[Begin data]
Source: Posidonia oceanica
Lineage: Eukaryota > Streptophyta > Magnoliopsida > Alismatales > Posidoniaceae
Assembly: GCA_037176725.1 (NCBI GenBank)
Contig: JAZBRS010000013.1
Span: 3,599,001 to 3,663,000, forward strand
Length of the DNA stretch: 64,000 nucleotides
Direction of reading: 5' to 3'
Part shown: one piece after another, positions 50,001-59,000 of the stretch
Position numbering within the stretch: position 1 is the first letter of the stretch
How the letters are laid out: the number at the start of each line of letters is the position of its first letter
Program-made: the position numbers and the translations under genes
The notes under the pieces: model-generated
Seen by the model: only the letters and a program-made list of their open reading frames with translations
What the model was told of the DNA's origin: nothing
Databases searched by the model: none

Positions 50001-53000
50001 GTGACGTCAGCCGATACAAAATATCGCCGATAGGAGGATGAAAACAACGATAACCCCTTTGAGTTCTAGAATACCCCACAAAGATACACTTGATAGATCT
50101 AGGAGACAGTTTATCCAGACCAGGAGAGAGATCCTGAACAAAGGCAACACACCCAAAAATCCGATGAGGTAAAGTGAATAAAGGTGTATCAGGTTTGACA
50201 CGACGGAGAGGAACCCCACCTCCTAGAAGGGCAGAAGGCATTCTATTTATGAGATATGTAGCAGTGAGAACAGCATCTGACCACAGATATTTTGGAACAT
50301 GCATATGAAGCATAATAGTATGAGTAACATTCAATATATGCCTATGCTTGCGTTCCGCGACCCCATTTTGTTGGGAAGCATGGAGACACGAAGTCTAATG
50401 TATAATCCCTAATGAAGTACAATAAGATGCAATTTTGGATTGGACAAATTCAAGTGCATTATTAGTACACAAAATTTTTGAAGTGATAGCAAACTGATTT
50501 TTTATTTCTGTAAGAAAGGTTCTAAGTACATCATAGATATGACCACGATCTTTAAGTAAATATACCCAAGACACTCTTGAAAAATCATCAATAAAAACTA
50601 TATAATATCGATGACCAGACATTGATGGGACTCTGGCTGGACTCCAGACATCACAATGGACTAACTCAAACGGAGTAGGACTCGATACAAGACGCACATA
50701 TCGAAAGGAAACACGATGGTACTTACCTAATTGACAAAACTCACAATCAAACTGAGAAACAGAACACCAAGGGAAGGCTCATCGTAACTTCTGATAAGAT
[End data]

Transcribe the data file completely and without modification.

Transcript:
Source: Posidonia oceanica
Lineage: Eukaryota > Streptophyta > Magnoliopsida > Alismatales > Posidoniaceae
Assembly: GCA_037176725.1 (NCBI GenBank)
Contig: JAZBRS010000013.1
Span: 3,599,001 to 3,663,000, forward strand
Length of the DNA stretch: 64,000 nucleotides
Direction of reading: 5' to 3'
Part shown: one piece after another, positions 50,001-59,000 of the stretch
Position numbering within the stretch: position 1 is the first letter of the stretch
How the letters are laid out: the number at the start of each line of letters is the position of its first letter
Program-made: the position numbers and the translations under genes
The notes under the pieces: model-generated
Seen by the model: only the letters and a program-made list of their open reading frames with translations
What the model was told of the DNA's origin: nothing
Databases searched by the model: none

Positions 50001-53000
50001 GTGACGTCAGCCGATACAAAATATCGCCGATAGGAGGATGAAAACAACGATAACCCCTTTGAGTTCTAGAATACCCCACAAAGATACACTTGATAGATCT
50101 AGGAGACAGTTTATCCAGACCAGGAGAGAGATCCTGAACAAAGGCAACACACCCAAAAATCCGATGAGGTAAAGTGAATAAAGGTGTATCAGGTTTGACA
50201 CGACGGAGAGGAACCCCACCTCCTAGAAGGGCAGAAGGCATTCTATTTATGAGATATGTAGCAGTGAGAACAGCATCTGACCACAGATATTTTGGAACAT
50301 GCATATGAAGCATAATAGTATGAGTAACATTCAATATATGCCTATGCTTGCGTTCCGCGACCCCATTTTGTTGGGAAGCATGGAGACACGAAGTCTAATG
50401 TATAATCCCTAATGAAGTACAATAAGATGCAATTTTGGATTGGACAAATTCAAGTGCATTATTAGTACACAAAATTTTTGAAGTGATAGCAAACTGATTT
50501 TTTATTTCTGTAAGAAAGGTTCTAAGTACATCATAGATATGACCACGATCTTTAAGTAAATATACCCAAGACACTCTTGAAAAATCATCAATAAAAACTA
50601 TATAATATCGATGACCAGACATTGATGGGACTCTGGCTGGACTCCAGACATCACAATGGACTAACTCAAACGGAGTAGGACTCGATACAAGACGCACATA
50701 TCGAAAGGAAACACGATGGTACTTACCTAATTGACAAAACTCACAATCAAACTGAGAAACAGAACACCAAGGGAAGGCTCATCGTAACTTCTGATAAGAT